He took her fingers and kissed the very tips. "Yes. I will."
Elizabeth stared down at her hand. Dear Lord, the man had kissed her again! Right there in the hall. Too stunned to pull her hand back, she looked right and left, terrified that a servant might stumble upon them.
"You had never been kissed before yesterday," he murmured.
"Of course not!"
"Not even on the hand." He let her fingers drop, then took her other hand and kissed her knuckles.
"Mr. Siddons!" she gasped. "Are you mad?"
He smiled. "I'm glad you haven't been kissed before."
"You are mad. Utterly mad. And," she added defensively, "of course I've been kissed on the hand."
“Your father doesn't count.''
More than anything, Elizabeth wanted to find a hole in the ground and jump in it. She felt her cheeks burn, and she knew that she didn't have to say a word for him to know that he was right. There weren't very many unmarried men in her little village, and certainly none of them was urbane enough to kiss her on the hand.
"Who are you?" she whispered.
He looked at her oddly, his brown eyes narrowing. "James Siddons. You know that."
She shook her head. "You've never been an estate manager before. I'd bet my life on it."
"Would you like to see my references?"
"You carry yourself wrong. A servant would—"
"Ah, but I am not precisely a servant," he interrupted. "As you are not. I understand you're of the local gentry."
"Mine is an old family, as well," he continued. "Our pride, unfortunately, was not lost with our money."
One corner of his mouth turned up. “It makes for awkward moments."
"Like this one," Elizabeth said firmly. "You must return to the drawing room this instant. Lady Danbury is in there, wondering, I'm sure, why the devil I shut the door, and what we are doing, and while I don't profess to know your mind, / do not wish to make explanations."
James just stared at her, wondering why he suddenly felt as if he'd been dressed down by his governess. He grinned. "You're good at that."
Elizabeth had managed to take three steps toward the kitchen. She let out a frustrated breath and turned around. "At what?"
“At speaking to a grown man as if he were a child. I feel quite put in my place."
"You do not," she retorted, waving her hand toward him. "Just look at you. You don't look the least bit contrite. You're grinning like an idiot."
He cocked his head. "I know."
Elizabeth threw up her hands. "I have to go."
"You make me smile."
His words, soft and intense, stopped her in her tracks.
"Turn around, Elizabeth."
There was some sort of connection between the two of them. Elizabeth knew nothing of love, but she knew she could fall in love with this man. She felt it deep in her heart, and it terrified her. He wasn't a man she could marry. He had no money; he'd said so himself. How was she to send Lucas to Eton with an estate manager as a husband? How was she to feed and clothe Susan and Jane? Susan was only fourteen now, but soon she'd want to make her debut. London was out of the question, but even a small local debut would cost money.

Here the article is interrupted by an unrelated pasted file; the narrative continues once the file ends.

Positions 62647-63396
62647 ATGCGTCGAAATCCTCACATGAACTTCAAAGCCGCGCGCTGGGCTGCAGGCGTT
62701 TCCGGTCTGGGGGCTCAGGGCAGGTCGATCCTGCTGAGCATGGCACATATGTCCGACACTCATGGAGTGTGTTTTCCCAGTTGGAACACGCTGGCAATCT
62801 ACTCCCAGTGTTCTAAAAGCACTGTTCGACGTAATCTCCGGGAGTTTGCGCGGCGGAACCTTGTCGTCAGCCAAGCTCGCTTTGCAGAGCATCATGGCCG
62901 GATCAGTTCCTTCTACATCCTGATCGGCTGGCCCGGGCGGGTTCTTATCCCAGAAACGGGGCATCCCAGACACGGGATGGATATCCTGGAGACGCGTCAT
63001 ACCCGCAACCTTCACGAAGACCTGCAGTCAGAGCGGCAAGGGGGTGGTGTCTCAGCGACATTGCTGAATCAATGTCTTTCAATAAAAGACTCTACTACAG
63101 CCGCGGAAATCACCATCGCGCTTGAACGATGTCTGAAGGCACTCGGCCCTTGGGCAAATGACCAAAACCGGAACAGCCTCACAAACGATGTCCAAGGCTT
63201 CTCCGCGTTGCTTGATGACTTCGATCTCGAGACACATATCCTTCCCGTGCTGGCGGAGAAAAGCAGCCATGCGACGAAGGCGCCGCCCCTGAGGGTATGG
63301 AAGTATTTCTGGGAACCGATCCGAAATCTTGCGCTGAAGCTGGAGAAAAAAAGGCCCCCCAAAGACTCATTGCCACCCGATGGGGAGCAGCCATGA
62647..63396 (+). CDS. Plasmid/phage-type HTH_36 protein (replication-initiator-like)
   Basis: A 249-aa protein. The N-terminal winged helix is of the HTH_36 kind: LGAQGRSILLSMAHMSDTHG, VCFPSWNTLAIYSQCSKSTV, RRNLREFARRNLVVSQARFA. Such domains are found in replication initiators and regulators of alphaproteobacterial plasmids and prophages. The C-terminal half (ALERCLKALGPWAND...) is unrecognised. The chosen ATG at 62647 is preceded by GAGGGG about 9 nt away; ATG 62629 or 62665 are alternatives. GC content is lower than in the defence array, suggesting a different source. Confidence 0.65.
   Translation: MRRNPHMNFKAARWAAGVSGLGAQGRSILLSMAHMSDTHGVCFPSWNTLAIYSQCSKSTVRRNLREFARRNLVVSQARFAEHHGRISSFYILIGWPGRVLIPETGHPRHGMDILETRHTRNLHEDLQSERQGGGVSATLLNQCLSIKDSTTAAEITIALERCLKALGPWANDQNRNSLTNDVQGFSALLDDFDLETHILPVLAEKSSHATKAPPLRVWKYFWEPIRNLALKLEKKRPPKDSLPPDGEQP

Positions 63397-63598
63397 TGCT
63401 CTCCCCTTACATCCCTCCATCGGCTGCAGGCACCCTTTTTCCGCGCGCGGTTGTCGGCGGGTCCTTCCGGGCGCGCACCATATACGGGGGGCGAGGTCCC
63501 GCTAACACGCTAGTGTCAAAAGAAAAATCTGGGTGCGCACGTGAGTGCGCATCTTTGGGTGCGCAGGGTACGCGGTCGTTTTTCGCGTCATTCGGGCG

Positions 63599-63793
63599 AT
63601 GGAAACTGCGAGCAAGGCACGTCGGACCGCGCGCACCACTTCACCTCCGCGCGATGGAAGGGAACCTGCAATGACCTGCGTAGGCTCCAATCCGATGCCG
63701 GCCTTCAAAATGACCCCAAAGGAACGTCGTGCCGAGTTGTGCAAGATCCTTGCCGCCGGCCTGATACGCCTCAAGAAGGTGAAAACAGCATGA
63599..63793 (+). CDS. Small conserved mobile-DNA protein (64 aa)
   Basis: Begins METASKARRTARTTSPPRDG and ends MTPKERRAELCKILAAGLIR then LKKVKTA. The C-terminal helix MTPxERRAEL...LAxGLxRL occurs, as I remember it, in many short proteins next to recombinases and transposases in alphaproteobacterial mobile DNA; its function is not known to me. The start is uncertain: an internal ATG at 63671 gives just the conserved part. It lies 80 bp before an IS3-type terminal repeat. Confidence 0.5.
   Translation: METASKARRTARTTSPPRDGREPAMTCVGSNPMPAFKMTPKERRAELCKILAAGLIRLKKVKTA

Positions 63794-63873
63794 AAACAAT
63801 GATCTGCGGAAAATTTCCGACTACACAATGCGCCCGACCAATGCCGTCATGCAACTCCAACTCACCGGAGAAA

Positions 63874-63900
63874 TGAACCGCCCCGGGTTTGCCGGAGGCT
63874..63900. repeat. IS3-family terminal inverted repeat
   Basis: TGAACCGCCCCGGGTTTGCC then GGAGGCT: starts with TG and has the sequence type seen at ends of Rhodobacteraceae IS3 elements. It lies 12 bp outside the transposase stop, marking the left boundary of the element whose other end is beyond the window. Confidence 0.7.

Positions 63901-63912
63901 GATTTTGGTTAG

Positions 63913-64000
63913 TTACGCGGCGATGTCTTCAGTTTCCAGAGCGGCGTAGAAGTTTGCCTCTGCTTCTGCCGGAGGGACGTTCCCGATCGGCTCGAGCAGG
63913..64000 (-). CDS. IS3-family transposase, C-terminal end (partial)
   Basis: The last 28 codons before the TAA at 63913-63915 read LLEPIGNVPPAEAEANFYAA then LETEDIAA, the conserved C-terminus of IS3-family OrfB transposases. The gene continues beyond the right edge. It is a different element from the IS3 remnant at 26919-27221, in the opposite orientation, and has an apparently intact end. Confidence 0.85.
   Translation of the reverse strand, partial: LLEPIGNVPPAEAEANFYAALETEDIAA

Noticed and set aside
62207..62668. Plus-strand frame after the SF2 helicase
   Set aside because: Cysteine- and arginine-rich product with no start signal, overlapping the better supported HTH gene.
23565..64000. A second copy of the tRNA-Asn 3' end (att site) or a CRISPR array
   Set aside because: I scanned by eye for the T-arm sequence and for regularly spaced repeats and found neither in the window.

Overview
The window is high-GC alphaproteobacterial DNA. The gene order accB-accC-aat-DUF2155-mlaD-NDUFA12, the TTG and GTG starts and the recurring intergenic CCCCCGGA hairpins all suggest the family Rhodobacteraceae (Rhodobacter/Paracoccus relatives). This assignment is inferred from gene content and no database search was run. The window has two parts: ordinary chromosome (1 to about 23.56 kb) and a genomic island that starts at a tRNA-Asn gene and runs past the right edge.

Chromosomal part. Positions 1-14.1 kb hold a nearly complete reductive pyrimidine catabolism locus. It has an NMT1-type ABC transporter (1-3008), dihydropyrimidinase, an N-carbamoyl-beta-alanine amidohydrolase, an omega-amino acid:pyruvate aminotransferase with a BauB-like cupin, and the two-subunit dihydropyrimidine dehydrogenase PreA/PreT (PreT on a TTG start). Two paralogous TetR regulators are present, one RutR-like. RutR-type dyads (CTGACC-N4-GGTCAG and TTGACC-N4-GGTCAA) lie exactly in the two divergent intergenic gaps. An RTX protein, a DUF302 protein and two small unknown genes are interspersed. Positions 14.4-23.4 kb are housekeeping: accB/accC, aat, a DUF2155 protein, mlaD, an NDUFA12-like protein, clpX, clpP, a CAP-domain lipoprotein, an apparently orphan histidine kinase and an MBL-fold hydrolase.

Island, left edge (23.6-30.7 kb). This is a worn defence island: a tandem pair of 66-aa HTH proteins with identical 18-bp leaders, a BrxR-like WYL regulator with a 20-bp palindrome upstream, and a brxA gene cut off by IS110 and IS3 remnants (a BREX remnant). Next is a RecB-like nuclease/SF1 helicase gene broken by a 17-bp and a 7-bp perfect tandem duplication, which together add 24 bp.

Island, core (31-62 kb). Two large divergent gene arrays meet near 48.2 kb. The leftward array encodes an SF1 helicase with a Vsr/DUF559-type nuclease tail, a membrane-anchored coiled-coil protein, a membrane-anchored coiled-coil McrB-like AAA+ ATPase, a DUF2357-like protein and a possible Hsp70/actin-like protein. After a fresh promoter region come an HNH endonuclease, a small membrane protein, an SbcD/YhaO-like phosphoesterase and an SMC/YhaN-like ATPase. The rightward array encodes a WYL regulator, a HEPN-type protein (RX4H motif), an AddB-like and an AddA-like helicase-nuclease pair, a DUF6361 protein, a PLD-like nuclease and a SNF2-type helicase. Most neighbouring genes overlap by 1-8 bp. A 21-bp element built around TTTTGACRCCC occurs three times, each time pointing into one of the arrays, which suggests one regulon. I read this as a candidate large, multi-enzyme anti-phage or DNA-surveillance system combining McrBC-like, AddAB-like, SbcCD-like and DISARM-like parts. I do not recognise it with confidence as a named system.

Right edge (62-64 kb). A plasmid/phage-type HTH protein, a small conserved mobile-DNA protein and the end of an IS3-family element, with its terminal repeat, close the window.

And that was the one thing that neither Elizabeth nor the man standing in front of her—possibly the only man who could ever capture her heart—had.
Dear God, she'd thought that life had treated her unfairly before, but this ... this was nothing short of agony.
"Turn around, Elizabeth."
She kept walking. It was the hardest thing she'd ever done.
* * *
Late that night, Susan, Jane, and Lucas Hotchkiss huddled together on the cold floor of the upstairs hall, directly outside their older sister's bedchamber.
"I think she's crying," Lucas whispered.
"Of course she's crying," Jane hissed. "Any fool could tell she's crying."
"The question is," Susan cut in, "why is she crying?"
No one had an answer to that.
They flinched a moment later when they heard a slightly louder than usual sob, then swallowed uncomfortably when it was followed by a loud sniffle.
"She has been very worried about money of late," Lucas said hesitantly.
"She's always worried about money," Jane retorted.
"It's only natural," Susan added. "People who don't have money always worry about it."
The two younger Hotchkisses nodded in agreement.
"Do we really have nothing?" Jane whispered.
"I'm afraid so," Susan said.
Lucas's eyes began to glisten. "I'm not going to get to go to Eton, am I?"
"No, no," Susan said quickly, "of course you will. We just have to economize."
“How can we economize when we have nothing?'' he asked.
Susan didn't reply.
Jane nudged her in the ribs. “I think one of us should comfort her."
Before Susan could do so much as nod, they heard a loud crash, followed by the unbelievably astonishing sound of their proper older sister yelling, "Goddamn you to hell!"
Susan's mouth fell open.
"I can't believe she said that," Lucas breathed reverently. "I wonder who she was damning."
"It's not something to be proud of," Jane snapped, poking in the soft spot above his collarbone.
"And don't say 'damn,' " Susan added.
“It is so something to be proud of. Even I have never said that."
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